SEC Wants 2.5% of Fees Collected by NSE, FMDQ, NASD, CSCS, Others
By Dipo Olowookere
The Securities and Exchange Commission (SEC), the apex regulatory agency in the Nigerian capital market, is proposing to take 2.5 percent of fees collected by the securities exchanges under its control so as to get more funds to carry out its statutory duties.
These securities exchanges and clearing houses include the Nigerian Stock Exchange (NSE), FMDQ Securities Exchange Plc, which does clearing and depository functions; NASD OTC Securities Exchange and Central Securities Clearing System (CSCS).
The commission, in a notice justifying this move, explained that, “In order for the commission to continue to effectively carry out its core mandate, which is increasingly becoming more expensive due to the expansion of the market in terms of size, complexity and product offerings, it is imperative that the commission charges annual fees on Exchanges and FMIs.”
It further said it “expends huge resources in the course of regulating these entities, ranging from costs of target and periodic inspections/investigations, review and approval of requests for rules making/amendments, etc,” pointing out that, “Currently, Exchanges and other FMIs do not pay renewal fees.”
Business Post reports that in order to achive its goal, SEC, in the amendment titled Proposed amendment to Schedule I (Registration Fees, Minimum Capital Requirements, Securities and others), which seeks to create a new “Part E” to provide for annual regulatory charges to be paid by Securities Exchanges and FMIs, it wants a registered securities exchange to “pay to the commission, within thirty days of end of each financial year, an amount equal to 2.5 percent of the aggregate listing fees paid to it by issuers whose securities are listed or admitted on it, during that year.”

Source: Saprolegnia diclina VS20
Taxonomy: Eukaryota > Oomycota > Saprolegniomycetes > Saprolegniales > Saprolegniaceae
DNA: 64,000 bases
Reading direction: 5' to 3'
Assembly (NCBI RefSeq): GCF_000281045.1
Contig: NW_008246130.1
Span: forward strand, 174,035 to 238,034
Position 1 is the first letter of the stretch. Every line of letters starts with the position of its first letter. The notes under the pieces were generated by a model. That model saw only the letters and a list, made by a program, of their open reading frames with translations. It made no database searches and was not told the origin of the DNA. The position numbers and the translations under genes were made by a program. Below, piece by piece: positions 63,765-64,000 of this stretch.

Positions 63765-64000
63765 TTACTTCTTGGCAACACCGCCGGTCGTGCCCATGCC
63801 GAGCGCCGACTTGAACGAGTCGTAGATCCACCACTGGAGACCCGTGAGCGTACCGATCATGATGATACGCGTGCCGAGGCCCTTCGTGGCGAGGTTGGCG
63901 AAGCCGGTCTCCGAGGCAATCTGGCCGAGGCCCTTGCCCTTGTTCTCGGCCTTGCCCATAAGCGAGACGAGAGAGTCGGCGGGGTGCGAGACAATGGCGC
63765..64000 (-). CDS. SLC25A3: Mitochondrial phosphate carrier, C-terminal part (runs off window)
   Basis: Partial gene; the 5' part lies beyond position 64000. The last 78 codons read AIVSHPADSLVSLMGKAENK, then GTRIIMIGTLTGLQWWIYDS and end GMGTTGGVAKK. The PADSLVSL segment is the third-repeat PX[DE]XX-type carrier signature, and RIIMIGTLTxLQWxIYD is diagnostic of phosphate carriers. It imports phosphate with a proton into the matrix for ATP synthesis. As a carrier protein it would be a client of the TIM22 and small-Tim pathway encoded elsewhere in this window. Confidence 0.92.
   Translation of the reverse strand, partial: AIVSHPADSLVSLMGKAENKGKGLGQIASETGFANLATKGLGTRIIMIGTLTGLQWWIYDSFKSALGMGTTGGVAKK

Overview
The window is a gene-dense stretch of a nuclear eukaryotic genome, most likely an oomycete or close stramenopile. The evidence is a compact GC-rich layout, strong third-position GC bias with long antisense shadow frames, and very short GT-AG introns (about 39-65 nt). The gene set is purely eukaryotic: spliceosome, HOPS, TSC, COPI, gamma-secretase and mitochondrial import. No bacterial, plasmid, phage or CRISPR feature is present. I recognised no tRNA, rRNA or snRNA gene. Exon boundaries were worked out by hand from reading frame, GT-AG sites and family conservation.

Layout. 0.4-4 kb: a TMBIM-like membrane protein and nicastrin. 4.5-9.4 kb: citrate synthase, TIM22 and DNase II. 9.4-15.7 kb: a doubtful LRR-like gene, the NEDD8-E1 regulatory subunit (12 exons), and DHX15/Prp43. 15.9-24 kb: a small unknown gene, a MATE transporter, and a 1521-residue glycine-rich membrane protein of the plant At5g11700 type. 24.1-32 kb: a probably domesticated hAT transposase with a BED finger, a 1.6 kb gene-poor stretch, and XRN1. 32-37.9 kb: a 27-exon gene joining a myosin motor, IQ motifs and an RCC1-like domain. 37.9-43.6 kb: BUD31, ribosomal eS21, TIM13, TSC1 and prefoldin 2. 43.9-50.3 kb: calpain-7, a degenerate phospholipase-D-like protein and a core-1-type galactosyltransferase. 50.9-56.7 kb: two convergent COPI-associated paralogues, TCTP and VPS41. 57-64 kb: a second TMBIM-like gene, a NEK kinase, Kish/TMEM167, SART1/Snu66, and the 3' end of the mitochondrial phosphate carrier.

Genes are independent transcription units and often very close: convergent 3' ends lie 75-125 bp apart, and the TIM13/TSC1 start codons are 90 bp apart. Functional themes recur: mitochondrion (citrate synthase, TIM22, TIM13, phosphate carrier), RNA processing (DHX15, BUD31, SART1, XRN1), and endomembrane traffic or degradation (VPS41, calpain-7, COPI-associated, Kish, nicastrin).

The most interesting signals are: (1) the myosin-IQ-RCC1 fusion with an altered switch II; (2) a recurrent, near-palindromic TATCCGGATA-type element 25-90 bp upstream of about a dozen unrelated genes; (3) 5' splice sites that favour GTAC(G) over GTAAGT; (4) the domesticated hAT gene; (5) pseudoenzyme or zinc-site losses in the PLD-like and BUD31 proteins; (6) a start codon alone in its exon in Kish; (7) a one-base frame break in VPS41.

It further proposes that, “A depository shall pay to the commission, within thirty days of end of each year an amount equal to 2.5 percent of the aggregate annual depository fees paid to it by the issuers whose securities are deposited with it.”
Also, SEC further proposes that, “A registered clearing house or central counterparty clearing house shall pay to the commission, within thirty days of end of each financial year, an amount equal to 2.5 percent of the aggregate clearing fees charged by it for clearing functions, [while] other FMIs shall be required to pay annual fees to the commission as may be determined from time to time.”
Business Post reports further that SEC is proposed an amendment to Rule 199(3), which guides removal of a company trading its shares on any of the exchanges from the different trading platforms..
The existing rule states that, “The issuer of a security listed on an exchange may file an application to withdraw the security from listing on any exchange in accordance with the rules of that exchange and notify the commission accordingly. The exchange shall within ten (10) days consider and dispose of the application and notify the commission when such application is approved.”
In the proposed amendment, SEC wants this changed to, “The issuer of a security listed on an exchange may file an application to withdraw the security from listing on any exchange in accordance with the rules of that exchange. The Issuer shall give prior notice of such an application to the commission and notify the commission accordingly. The exchange shall within ten (10) days consider and dispose of the application and notify the Commission when such application is approved.”
Explaining the reason for this change, the agency said, “Rule 199 (1) requests an exchange to notify the commission seven (7) days prior to delisting an issuer when the initiative to delist is from the exchange itself. Thus similarly when such initiative is from the issuer, it is proposed for the concerned Exchange to similarly notify the commission before delisting the issuer.”